Mapping the leasehold scandal
How an idle play with Kepler.gl blew up
This one took me by surprise, and shows viz really can make a difference.
It started with an idle play with Kepler.gl, a browser-based 3D map making product built by taxi disrupter Uber. Assuming you have point or polygon based map data, it renders beautiful interactive maps with a 3D "god like" feel.
Meanwhile I'd been tracking the sale of leasehold homes since Sajid Javid called for an end to it last December, and it seemed like a good dataset to use with this new mapping tool.
I loaded in point data showing sales of leasehold homes into Kepler, recorded a spin around with Active Presenter (it has a nice frame rate) and idly tweeted it.
Then it all kicked off...
What is the leasehold scandal?
Typically when buying a house in England or Wales, you own both the structure and the land it sits on. This is called freehold.
Conversely when buying a flat you enter into a very long term rental agreement - called leasehold - with the freehold owner who owns the land and structure. A management company is normally responsible for external and shared areas, with residents paying an annual fee to ensure everything in the shared areas stays ship shape.
In 2012 Developers started selling more new houses on a leasehold basis. Buyers weren't really buying their homes, just entering very long rental agreements that came with annual ground rents.
It looked like buying a home, but wasn't.
The sale of leasehold houses isn't entirely new. There are leasehold homes that date back over 100 years, but traditionally the freeholders charge a peppercorn rent of say £10 per year.
This isn't that. Abuse has run rampant in new leasehold developments.
At the outset many buyers were strong armed into using developer's solicitors, who failed to make the implications of buying a leasehold clear. Ground rents have also increased exponentially, and as a final insult some developers sold freeholds on to third parties who refused to allow home owners to buy them back for anything less than enormous sums.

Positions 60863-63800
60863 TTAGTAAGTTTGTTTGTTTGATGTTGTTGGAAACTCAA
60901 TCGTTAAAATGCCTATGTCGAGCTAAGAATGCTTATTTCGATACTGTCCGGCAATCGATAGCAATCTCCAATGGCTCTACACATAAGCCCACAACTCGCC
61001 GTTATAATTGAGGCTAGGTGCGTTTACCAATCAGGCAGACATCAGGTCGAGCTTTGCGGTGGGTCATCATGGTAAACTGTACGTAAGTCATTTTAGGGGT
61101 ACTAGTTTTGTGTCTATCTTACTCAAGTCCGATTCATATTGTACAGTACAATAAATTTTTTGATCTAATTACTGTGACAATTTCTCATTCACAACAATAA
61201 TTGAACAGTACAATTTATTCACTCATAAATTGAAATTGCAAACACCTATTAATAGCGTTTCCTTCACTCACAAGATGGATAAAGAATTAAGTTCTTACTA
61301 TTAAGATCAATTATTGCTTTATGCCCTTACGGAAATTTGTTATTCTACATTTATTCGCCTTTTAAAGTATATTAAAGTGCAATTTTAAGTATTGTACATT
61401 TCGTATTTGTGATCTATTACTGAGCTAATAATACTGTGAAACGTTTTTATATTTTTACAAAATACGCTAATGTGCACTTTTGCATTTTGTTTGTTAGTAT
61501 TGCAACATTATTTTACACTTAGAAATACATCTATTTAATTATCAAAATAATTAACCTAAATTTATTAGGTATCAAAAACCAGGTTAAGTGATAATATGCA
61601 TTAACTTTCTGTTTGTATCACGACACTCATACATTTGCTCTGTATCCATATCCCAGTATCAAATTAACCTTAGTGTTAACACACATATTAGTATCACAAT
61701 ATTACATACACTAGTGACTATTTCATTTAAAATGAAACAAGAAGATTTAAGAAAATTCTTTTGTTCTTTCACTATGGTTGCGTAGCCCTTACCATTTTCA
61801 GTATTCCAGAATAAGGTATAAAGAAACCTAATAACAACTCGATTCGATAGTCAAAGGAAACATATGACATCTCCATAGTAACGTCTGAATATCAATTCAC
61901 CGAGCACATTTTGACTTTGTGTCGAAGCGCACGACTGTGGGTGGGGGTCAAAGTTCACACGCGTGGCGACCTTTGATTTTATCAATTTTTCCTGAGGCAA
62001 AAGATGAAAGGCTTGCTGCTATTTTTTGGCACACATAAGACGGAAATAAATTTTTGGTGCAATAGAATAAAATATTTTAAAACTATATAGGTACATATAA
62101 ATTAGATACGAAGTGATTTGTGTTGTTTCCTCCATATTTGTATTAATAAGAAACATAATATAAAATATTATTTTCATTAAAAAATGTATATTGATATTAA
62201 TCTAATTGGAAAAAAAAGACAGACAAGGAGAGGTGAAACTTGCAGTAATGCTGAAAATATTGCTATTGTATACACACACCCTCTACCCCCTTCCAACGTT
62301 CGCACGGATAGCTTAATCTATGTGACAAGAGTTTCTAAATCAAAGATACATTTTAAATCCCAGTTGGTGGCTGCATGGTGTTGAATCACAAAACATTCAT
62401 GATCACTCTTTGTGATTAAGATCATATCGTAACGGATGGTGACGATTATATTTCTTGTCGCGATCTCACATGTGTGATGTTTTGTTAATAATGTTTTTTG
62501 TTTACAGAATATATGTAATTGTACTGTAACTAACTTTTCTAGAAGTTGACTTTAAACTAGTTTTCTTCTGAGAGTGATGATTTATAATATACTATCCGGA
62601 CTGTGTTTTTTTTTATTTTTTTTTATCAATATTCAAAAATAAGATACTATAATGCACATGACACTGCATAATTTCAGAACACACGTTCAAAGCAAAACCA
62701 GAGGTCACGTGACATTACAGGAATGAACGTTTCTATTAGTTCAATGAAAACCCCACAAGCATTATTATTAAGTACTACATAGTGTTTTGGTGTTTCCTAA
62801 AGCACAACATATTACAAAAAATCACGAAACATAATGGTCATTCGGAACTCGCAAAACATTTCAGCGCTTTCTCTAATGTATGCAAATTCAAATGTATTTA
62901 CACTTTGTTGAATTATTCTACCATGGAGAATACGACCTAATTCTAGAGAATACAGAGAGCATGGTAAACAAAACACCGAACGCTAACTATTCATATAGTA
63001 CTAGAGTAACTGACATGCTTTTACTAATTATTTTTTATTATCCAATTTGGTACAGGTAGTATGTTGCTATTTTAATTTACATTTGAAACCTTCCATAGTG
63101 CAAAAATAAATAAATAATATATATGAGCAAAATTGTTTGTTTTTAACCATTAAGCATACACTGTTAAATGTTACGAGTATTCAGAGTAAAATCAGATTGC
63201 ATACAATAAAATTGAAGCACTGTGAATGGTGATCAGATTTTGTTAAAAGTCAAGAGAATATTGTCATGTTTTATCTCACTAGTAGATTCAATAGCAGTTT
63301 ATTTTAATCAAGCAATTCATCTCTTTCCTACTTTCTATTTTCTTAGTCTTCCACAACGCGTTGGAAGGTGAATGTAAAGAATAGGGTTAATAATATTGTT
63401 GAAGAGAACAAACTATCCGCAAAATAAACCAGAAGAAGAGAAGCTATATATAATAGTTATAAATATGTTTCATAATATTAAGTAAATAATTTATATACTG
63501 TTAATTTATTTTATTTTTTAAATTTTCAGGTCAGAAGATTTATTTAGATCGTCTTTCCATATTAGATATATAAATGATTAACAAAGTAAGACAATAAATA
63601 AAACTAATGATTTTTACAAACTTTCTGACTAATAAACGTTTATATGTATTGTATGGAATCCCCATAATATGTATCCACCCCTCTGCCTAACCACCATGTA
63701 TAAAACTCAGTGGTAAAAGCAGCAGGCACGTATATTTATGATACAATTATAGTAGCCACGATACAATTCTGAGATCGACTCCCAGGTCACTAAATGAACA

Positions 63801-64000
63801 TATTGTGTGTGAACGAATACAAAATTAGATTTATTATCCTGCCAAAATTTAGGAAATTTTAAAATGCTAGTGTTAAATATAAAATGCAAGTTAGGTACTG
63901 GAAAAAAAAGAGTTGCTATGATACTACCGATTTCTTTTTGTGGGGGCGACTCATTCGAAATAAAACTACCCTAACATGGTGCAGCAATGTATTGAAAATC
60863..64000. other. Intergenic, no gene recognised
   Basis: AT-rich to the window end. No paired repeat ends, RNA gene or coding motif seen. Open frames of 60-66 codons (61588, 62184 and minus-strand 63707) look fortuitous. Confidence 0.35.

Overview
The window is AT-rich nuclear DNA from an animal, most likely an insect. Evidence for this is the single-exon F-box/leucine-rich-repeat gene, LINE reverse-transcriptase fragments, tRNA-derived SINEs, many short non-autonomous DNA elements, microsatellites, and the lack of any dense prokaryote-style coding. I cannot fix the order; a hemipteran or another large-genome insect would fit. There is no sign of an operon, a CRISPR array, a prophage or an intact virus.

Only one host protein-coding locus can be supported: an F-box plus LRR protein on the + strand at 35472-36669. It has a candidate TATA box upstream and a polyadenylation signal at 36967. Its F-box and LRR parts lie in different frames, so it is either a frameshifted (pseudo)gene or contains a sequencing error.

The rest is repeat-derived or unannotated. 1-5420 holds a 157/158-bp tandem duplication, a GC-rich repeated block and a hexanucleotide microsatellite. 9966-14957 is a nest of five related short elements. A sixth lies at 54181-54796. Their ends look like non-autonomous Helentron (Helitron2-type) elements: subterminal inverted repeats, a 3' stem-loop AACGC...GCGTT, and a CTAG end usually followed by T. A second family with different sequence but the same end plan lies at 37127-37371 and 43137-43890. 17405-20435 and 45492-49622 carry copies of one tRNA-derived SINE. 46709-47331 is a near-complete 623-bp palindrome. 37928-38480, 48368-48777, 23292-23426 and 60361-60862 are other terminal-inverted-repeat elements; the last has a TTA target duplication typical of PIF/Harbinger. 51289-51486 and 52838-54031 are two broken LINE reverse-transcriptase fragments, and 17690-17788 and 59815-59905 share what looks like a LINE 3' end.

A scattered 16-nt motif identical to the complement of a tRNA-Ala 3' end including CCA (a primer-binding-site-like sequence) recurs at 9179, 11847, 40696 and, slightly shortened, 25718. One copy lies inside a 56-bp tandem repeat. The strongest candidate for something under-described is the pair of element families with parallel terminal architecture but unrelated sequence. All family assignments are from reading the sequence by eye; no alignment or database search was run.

In many cases these houses have fallen dramatically in value, or have even become totally unsaleable.
The stories are horrendous, and the victims are people who's only mistake was wanting to own their own home.
I could go on but should instead point you to two organisations who've worked tirelessly on the issue for many years: The National Leasehold Campaign and Leasehold Knowledge Partnership, who both appeared at a Select Committee hearing to champion the case for victims.
Why the viz resonated
I'm not the first to research these numbers, and previous attempts to map them highlighted a stark truth: The North West of England has been particularly hard hit by the practice of selling leasehold houses.
This viz made the point quite powerfully though.
Sales data was extracted from HM Land Registry's "Prices Paid" dataset. I then joined it to the ONS national postcode lookup file to provide the co-ordinatates used in the map clustering.
The final visualisation was made with Kepler.gl, screen recorded by Active Presenter and the visuals polished in Adobe Photoshop for the final export.
Can you help?
Government appears to be listening on this issue, although progress is being made by inches rather than yards. Bold political statements seem to get watered down on a regular basis.
The campaign to help existing leaseholders and prevent the problem recurring is clearly moving forward, but these guys do need support.
I've offered my time for free on the numbers work, but I know they'd appreciate every bit of help they can get - even if it's just a share on social media. Keeping up the noise and pressure on government is all this really needs.
Find out more, and follow the campaign at:
Head of Leasehold Policy Reform at the Leaseholders Conference (5th Nov 2018)